New Narratives

When we think of experimental fiction and what it means to write in a way that challenges form and style, we often think of writers like Kathy Acker, Ander Monson, Joshua Marie Wilkinson, Danielle Dutton, Selah Saterstrom, Mark Danielewski, Laird Hunt, to name a few. As this form has emerged, it’s slowly become a viable medium in which narratives are compiled of frayed edges, blurry lines and unique style. This type of writing began to focus on fragmented stories, utilizing techniques and styles that echo modern poets and experimental texts. A movement called the New Narrative began in the 80s that gave voice to writers looking to give voice to narratives in a more experimental fashion. Initially, these writers focused on eliminating the boundaries between the author and reader as to identify with the physical side of the author. While some of these New Narrative authors were gay and lesbian writers, all who became part of this movement did focus on “new narrative” forms of communicating with its readers. Incorporating meta-text and sexually unambiguous descriptions of the everyday were par for the course in works that emerged as a result of this movement in writing. Authors like Eileen Myles, Kevin Killian, Dodie Bellamy and Robert Gluck were among those who pushed boundaries with style and form and who are associated with such a progressive movement where writing’s concerned.Ugly Duckling Presse published Dodie Bellamy’s Barf Manifesto in the fall of 2009, which is a combination of two essays that Bellamy wrote for panel discussions about the liberation of form in regard to writing. Eileen Myles had written an essay entitled, “Everyday Barf” and Barf Manifesto is Bellamy’s response to that essay. Divided into two essays, Bellamy addresses some of the issues and talking points that emerged as a result of Myles’s multifaceted piece on “Everyday Barf.”

I came upon Lee Rourke somewhere through my connection at 3AMMAGAZINE.COM, and I remember his first book, (great cover) called Everyday, a collection of short stories. Mr. Rourke has imagined a world void of cliche or pop culture with his debut novel, The Canal,published by Melville House. It’s great to read a story free of modern trappings, hooks, and snares, but ultimately stripped down to bare bone emotion.

The story is told from the point of view of a man who has left his job and finds himself alone on a bench alongside a canal in London. Somehow he’s taking advantage of his boredom, actually finding some comfort in the discconection that’s come from quitting his job when he realizes there is no reason to go to work.  There is a kind of casual innocence at play here, and this man is almost regressing emotionally, taking in what’s around him, while the London he sees seems to be passing him by.  Often Mr. Rourke takes us back into the narrators past, reliving childhood traumas, or events from a life that is no longer relevant.  What’s most important to the narrator is the woman he meets on the bench, and her story.  Once these two characters cross paths, we come to know only slivering pieces of information about her, and from what I can tell, she’s completely unhinged and totally unreliable.  The story isn’t so much about people, but it’s more about what people are like, as humans, from the kids who taunt our narrator, to the couple that sits enclosed behind the glass windows of an office building across the canal from where our narrator sits. From time to time our hero sits with this woman he’s just met, and sometimes he sits alone, but when they’re together the emotional temprature spikes wildly.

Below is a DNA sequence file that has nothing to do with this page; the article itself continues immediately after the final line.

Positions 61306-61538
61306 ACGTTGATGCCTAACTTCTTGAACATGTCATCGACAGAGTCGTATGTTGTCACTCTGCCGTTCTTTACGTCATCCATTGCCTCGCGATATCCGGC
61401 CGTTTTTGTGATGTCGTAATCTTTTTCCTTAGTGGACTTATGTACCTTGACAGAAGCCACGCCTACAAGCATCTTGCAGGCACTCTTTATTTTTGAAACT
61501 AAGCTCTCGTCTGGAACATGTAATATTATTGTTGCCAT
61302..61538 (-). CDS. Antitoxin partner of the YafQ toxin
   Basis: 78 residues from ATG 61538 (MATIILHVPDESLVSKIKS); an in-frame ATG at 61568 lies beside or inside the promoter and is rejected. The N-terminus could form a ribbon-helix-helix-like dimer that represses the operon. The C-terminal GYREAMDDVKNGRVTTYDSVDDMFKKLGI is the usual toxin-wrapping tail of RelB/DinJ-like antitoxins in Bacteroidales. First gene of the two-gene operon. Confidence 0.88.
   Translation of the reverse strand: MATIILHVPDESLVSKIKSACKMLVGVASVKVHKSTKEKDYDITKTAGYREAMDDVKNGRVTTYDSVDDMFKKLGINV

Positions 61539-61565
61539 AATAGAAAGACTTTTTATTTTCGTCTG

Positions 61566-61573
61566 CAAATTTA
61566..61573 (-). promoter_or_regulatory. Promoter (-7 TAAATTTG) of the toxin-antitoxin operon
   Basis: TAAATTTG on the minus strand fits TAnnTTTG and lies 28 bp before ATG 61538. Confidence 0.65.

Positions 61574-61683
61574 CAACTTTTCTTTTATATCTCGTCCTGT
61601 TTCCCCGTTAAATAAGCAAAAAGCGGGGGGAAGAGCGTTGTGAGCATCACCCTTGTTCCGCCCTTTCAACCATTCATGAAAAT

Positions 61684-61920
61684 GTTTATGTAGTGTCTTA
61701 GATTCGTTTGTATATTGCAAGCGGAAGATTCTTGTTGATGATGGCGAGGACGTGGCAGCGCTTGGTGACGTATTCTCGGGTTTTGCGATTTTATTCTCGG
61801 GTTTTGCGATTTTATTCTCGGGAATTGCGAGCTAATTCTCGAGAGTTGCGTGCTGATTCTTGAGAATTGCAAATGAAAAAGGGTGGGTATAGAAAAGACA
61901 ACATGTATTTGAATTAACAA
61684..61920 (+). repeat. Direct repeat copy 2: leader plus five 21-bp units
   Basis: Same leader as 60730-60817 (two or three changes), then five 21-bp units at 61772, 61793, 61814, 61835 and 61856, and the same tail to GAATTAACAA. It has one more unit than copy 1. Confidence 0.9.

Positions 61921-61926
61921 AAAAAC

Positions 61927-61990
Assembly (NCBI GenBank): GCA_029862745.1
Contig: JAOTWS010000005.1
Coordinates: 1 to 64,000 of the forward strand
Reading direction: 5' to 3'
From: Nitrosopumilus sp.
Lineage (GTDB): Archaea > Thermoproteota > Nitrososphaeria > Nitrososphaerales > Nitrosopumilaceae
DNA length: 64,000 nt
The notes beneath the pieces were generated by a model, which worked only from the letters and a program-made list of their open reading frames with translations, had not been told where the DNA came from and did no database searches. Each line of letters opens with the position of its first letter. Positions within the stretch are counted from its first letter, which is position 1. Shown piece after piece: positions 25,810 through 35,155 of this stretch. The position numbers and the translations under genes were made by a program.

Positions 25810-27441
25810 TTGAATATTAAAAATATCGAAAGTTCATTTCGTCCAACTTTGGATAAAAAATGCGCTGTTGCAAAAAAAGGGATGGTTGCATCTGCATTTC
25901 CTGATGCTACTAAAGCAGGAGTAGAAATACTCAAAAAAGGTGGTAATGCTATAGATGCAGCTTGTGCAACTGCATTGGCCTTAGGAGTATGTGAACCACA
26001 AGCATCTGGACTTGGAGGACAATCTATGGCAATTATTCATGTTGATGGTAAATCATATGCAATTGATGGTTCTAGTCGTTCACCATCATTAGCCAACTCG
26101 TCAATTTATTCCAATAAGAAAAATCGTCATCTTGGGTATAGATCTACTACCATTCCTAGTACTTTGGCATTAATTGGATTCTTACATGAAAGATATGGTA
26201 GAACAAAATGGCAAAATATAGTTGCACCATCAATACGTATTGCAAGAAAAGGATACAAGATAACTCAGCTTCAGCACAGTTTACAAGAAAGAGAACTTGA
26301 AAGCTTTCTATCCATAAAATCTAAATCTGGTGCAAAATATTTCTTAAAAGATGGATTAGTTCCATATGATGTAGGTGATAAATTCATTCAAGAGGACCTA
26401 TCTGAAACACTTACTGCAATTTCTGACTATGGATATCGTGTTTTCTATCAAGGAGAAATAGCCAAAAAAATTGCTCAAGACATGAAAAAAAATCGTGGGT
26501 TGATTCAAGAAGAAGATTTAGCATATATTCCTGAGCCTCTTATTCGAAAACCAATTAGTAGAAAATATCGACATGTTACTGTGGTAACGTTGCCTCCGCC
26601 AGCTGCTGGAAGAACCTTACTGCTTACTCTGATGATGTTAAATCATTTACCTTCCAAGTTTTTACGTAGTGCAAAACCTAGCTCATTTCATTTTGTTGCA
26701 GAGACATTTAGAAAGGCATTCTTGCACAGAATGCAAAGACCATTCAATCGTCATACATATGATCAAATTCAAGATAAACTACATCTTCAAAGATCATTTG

This is a rare story told with a surgeon’s eye, it’s particular and peculiar, the voice is scrubbed of any uplifting feelings, and it almost drowns in its own sadness and deep depression. This novel toggles between what the woman on the bench has done, and what kind of life the narrator has lived, over the enitre story were given glimpses of brutal reality and stark beauty, sometimes it floats on the surface of the canal, like breadcrumbs to be used by Mr. Rourke later in the story, and sometimes its just life, as it passes by everyone, including the reader.  -JR